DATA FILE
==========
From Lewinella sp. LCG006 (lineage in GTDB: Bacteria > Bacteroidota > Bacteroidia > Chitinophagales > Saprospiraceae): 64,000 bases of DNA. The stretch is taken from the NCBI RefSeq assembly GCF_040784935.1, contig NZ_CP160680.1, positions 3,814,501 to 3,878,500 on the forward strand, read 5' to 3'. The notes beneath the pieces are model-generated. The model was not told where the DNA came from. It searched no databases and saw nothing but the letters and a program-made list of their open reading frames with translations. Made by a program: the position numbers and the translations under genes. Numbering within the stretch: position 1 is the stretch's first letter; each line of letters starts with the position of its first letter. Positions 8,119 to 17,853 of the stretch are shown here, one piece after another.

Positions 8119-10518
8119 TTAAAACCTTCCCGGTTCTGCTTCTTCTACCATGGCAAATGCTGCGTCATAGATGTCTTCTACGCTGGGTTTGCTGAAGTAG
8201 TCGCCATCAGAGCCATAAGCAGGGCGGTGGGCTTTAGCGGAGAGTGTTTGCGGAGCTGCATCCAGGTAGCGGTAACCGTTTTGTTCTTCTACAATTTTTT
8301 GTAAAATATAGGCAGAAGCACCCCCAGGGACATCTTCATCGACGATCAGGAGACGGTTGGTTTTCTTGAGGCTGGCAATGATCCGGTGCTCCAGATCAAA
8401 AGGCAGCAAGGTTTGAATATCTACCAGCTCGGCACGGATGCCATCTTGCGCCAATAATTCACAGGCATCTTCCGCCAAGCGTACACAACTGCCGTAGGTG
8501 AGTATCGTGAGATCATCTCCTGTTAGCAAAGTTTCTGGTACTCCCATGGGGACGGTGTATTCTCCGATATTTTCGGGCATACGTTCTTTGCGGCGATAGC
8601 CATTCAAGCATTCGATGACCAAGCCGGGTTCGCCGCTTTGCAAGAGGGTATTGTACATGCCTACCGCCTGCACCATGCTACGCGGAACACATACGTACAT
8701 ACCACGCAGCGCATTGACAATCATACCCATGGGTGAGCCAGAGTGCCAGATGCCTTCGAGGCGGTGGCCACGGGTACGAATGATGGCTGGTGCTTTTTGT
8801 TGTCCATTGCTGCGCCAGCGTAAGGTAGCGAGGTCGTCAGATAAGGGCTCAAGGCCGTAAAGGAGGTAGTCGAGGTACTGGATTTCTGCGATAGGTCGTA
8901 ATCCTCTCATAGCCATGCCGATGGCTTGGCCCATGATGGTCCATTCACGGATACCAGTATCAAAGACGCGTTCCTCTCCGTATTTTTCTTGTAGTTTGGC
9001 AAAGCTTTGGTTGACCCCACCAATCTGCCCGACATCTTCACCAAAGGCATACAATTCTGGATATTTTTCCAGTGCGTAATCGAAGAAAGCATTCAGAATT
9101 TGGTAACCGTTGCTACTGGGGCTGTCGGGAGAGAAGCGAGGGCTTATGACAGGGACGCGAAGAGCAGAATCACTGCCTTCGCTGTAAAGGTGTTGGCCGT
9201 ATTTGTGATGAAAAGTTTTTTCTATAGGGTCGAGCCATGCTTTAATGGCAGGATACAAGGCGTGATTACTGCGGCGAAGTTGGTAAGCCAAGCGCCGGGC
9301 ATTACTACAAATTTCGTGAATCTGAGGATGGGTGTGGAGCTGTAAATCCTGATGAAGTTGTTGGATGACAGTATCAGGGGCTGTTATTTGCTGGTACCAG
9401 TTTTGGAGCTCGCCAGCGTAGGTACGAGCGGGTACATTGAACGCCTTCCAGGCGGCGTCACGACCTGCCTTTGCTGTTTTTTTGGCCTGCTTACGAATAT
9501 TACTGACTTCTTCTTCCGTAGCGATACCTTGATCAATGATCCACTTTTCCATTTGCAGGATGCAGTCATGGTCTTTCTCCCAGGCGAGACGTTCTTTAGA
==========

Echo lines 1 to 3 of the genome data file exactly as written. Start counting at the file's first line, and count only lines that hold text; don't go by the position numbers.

From Lewinella sp. LCG006 (lineage in GTDB: Bacteria > Bacteroidota > Bacteroidia > Chitinophagales > Saprospiraceae): 64,000 bases of DNA. The stretch is taken from the NCBI RefSeq assembly GCF_040784935.1, contig NZ_CP160680.1, positions 3,814,501 to 3,878,500 on the forward strand, read 5' to 3'. The notes beneath the pieces are model-generated. The model was not told where the DNA came from. It searched no databases and saw nothing but the letters and a program-made list of their open reading frames with translations. Made by a program: the position numbers and the translations under genes. Numbering within the stretch: position 1 is the stretch's first letter; each line of letters starts with the position of its first letter. Positions 8,119 to 17,853 of the stretch are shown here, one piece after another.

Positions 8119-10518
8119 TTAAAACCTTCCCGGTTCTGCTTCTTCTACCATGGCAAATGCTGCGTCATAGATGTCTTCTACGCTGGGTTTGCTGAAGTAG